Yes, I require navegational assistance Sí, necesito asistencia de navegación
What is your position? ¿Cuál es su posición?
My position is bearing … degrees … distance … kilometres/nautical miles from … Mi posición es la siguiente: demora … grados, distancia de…  kilómetros/millas marinas de…
How was your position obtained? ¿Cómo ha obtenido su posición?
My position was obtained by GPS/RADAR/cross-bearing… Mi situación ha sido obtenida por GPS/RADAR/demoras simultáneas…
What is your present course and speed? ¿Cuáles son su rumbo y su velocidad actuales?
My present course is… degrees, my speed is … knots. Mi rumbo actual es de … grados, y mi velocidad, de … nudos.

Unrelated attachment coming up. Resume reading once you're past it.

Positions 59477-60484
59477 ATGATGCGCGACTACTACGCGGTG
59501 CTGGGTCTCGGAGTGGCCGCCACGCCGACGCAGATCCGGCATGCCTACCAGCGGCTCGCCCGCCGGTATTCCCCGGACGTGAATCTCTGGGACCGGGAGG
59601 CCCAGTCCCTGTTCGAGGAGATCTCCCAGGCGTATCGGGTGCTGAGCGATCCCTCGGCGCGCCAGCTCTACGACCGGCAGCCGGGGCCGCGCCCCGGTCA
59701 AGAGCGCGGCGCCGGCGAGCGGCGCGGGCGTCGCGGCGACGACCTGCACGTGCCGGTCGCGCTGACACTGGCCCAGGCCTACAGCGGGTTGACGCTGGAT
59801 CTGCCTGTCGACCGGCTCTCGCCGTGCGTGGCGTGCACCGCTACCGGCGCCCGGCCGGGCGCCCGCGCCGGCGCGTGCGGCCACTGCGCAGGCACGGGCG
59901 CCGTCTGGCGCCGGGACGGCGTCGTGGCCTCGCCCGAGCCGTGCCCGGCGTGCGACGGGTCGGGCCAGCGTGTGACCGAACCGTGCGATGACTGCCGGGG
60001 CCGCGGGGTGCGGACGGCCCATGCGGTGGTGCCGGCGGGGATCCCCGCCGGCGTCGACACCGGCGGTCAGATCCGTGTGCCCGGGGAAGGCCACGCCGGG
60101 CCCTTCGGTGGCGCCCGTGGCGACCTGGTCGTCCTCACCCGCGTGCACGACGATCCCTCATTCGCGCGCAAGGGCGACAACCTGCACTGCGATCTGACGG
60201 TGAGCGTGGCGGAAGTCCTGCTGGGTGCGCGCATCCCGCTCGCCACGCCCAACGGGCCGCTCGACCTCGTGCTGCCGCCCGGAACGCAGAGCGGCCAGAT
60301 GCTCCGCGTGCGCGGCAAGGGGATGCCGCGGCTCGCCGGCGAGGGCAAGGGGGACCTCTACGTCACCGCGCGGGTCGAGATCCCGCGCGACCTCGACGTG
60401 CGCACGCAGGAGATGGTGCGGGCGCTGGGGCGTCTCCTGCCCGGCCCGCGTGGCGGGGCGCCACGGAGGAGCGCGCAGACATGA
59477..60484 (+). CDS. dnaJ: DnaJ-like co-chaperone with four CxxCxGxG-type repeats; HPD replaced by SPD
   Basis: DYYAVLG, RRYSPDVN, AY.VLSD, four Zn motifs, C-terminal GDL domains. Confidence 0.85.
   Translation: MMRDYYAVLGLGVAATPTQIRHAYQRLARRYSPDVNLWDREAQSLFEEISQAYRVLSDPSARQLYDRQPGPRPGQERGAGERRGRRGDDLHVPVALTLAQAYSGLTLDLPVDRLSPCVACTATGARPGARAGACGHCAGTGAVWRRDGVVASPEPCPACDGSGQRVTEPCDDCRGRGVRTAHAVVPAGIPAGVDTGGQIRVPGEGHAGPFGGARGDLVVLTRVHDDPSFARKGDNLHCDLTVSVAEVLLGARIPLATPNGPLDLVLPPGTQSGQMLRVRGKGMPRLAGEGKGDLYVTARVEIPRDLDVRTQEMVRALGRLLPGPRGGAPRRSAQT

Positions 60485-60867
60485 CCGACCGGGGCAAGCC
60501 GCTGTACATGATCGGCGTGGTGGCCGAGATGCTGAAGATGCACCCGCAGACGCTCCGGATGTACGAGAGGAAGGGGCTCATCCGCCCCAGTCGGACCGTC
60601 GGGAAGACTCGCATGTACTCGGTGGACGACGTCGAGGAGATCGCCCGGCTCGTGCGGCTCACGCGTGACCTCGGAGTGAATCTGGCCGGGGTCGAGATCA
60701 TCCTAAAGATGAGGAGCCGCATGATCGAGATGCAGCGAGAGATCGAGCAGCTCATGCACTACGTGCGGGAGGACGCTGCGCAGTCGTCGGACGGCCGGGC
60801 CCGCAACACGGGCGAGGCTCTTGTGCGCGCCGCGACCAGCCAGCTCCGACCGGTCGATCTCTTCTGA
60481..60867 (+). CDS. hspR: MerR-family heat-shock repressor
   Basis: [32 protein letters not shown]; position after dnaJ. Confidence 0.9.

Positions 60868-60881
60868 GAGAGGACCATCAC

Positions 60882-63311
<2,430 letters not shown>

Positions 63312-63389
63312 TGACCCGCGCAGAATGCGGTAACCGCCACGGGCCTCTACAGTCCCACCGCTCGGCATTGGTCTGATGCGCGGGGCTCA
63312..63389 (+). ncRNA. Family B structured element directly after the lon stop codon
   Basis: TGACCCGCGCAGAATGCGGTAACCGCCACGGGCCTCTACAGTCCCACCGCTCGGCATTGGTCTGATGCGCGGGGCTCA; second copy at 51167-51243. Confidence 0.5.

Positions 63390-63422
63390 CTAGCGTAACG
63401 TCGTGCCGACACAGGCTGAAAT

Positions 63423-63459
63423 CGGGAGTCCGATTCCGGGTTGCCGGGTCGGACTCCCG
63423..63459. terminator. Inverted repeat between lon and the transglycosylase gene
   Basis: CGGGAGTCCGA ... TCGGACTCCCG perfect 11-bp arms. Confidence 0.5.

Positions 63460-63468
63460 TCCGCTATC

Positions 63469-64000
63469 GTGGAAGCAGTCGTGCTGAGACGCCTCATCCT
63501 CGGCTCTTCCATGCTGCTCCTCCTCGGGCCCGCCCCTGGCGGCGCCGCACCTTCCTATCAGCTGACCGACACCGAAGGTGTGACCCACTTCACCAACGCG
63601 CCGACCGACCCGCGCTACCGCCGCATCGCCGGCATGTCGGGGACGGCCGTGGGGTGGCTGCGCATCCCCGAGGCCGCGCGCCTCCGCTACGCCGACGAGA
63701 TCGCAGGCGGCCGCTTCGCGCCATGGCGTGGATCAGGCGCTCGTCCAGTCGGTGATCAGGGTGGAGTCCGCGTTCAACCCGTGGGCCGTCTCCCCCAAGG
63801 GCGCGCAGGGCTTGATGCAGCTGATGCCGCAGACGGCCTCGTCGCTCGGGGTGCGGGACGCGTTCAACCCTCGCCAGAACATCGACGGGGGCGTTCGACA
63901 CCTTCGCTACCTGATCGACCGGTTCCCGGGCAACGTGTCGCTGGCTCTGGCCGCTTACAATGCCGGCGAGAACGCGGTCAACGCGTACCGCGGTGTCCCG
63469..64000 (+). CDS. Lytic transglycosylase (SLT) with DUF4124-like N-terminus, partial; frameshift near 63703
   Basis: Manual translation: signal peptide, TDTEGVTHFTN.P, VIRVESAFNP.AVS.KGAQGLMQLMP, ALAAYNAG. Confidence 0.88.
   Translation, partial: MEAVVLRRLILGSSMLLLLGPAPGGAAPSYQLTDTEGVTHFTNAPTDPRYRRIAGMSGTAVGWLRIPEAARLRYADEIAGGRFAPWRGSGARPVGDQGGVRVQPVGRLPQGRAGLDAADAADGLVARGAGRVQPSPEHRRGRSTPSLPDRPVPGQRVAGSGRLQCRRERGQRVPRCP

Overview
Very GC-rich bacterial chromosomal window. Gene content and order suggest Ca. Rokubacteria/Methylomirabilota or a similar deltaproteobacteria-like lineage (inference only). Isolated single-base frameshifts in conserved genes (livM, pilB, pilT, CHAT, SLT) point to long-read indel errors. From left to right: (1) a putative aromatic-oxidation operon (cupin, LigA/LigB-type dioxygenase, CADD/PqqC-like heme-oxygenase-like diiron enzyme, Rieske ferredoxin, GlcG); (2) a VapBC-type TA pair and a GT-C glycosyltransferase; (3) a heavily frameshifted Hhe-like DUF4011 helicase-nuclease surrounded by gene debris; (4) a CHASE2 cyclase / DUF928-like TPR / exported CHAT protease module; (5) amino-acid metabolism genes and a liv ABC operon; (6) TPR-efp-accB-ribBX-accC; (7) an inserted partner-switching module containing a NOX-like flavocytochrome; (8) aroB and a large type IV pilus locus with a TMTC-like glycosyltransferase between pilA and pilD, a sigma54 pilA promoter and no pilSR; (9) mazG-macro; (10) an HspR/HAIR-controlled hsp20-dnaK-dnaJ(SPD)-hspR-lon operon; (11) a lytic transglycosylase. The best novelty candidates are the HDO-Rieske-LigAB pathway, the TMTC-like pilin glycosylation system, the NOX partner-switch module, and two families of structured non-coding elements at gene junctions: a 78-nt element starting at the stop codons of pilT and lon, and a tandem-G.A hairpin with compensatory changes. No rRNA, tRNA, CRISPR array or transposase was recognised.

Is your radar in operation? ¿Funciona su radar?
Yes, my radar is in operation Sí, mi radar funciona

With these indications, you could establish radio communications without any problem with the Maritime Traffic Service (STM) . The most distinctive feature of these sentences is the absence of complex sentences, conditionals or verb tenses.

They are very simple phrases that anyone can need in case we find ourselves in a situation as we related at the beginning. We hope that although this post has surprised you by its content, you will know how to value the valuable information it contains in case of emergency.

We hope that it is very useful to you, and if your purpose is to obtain an official language degree, we leave you the next available calls .